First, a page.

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Sioux Quartzite's Ancient Beauty
Jul 22, 2013
Last December I turned 40. I guess I’m supposed to be “old” now (at least to anyone under 40, that is). Other than some achy knees and various aches and pains I don’t feel old — especially now that I’ve done a little research on the landmark that helped shape Sioux Falls and the surrounding area. Sioux quartzite, the hard stone that the Big Sioux tumbles over at Falls Park in Sioux Falls, is ancient. I mean really, really ancient. Those that study rocks say it was formed around 1.5 billion years ago. That is older than old — I mean it is really hard to fathom. The last dinosaurs are supposed to have been around 60 million years ago. That’s a drop in the bucket compared to our Sioux quartzite. This rock formation has been fairly stable and in existence for roughly a quarter of the time Earth has been a planet.
I first visited the falls of the Big Sioux when I was a young teenager. For a West River kid, it was like a whole new world. Back then, the park hadn’t been cleaned up nor was there much for walkways, but nonetheless, I still remember being surprised that such a thing existed in South Dakota. I later learned that Sioux Falls is not the only place to see outcroppings of Sioux quartzite. Palisades State Park just south of Garretson may be small in terms of size, but it packs a large punch in terms of unique and stunning scenery. There, Split Rock Creek cuts through a section of Sioux quartzite, leaving dramatic cliffs and standing stones seemingly in the middle of rolling farm hills.
Just upstream, on the other side of Garretson, is Split Rock Park and Devil’s Gulch. Legend holds that this is where outlaw Jesse James escaped a posse of armed men after fleeing from a botched robbery attempt in Minnesota in 1876. James and his horse supposedly leaped the narrow gorge leaving his pursuers behind. A small walking bridge marks the spot today. Whether the legend is true or not, the area is a great place to hike and see the quartzite formations.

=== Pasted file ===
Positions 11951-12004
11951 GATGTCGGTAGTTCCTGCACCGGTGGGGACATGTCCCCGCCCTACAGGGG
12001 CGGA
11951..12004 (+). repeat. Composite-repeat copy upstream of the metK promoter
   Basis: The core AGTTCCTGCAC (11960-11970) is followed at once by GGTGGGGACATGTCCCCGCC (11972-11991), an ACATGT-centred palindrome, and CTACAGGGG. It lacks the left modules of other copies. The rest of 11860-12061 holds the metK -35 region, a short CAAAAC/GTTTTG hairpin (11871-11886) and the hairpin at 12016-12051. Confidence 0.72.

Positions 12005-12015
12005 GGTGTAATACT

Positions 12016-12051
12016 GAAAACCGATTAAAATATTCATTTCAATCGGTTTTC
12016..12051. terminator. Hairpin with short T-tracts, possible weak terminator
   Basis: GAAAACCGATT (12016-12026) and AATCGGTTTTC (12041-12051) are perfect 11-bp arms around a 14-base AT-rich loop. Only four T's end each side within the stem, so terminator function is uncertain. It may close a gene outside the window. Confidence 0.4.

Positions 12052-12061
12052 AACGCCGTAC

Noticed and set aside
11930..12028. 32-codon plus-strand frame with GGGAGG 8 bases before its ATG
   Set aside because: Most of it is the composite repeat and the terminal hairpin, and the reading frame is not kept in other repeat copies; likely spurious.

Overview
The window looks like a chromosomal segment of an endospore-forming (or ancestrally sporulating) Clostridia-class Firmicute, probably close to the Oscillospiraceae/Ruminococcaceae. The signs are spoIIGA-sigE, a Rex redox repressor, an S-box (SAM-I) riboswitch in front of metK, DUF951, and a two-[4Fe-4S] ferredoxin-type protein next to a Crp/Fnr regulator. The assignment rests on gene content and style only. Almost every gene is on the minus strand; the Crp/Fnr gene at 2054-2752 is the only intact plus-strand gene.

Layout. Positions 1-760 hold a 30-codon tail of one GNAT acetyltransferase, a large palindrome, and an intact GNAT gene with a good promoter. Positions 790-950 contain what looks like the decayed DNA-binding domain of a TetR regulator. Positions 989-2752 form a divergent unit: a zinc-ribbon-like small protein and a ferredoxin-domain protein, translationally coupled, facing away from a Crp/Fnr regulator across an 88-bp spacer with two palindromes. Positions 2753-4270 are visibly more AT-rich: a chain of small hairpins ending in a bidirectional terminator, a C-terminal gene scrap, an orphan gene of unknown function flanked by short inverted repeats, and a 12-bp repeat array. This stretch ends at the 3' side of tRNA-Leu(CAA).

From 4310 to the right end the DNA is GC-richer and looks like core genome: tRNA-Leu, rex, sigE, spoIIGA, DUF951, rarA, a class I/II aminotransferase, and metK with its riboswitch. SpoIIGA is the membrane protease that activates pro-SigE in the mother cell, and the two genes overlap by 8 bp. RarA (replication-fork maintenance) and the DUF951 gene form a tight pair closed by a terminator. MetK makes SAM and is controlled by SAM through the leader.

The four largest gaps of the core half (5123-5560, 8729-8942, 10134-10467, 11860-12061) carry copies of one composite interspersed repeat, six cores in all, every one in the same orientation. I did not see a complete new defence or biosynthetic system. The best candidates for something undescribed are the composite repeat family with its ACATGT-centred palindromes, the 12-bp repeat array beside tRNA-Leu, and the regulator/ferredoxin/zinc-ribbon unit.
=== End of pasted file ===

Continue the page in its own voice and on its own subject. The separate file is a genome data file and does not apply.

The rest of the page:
Another place that shows off the beauty of the quartzite is just south of Dell Rapids. Here the Big Sioux divides into two streams with the smaller channel cutting straight through cliffs of Sioux quartzite called the Dells of the Big Sioux. There is a small park and overlook to check out, or if you have a more adventurous spirit, there is a sort of natural staircase to the north of the picnic area to climb down into the gorge. In visiting the area earlier this spring, I also found it to be a great place to bird watch. Insect catchers swoop through the canyon picking off their prey and the cliffs allow for nests for all sorts of swallows as well. The abundance of trees provide nesting and resting areas for many species too.
This summer I was introduced to a couple of Sioux quartzite areas that were brand new to me and very worth visiting. Arrowhead Park on the east side of Sioux Falls is a great place to take a short hike with family members in around some quarry pools. The waterfowl are used to people and many folks like to take some bread along to feed them on the edges of the pools. Along the South Dakota-Iowa border is another pool in the Gitchie Manitou preserve that is a little more off the beaten track but well worth the visit as well. I went there on a hot July afternoon and basically had the place to myself. My task was to take a portrait or two of ancient beauty over a billion years in the making. Makes me feel young and spry just telling you about it.
Christian Begeman grew up in Isabel and now lives in Sioux Falls. When he's not working at Midcontinent Communications he is often on the road photographing our prettiest spots around the state. Follow Begeman on his blog. To view Christian's columns featuring other unique spots in South Dakota's landscape, visit his landmarks page.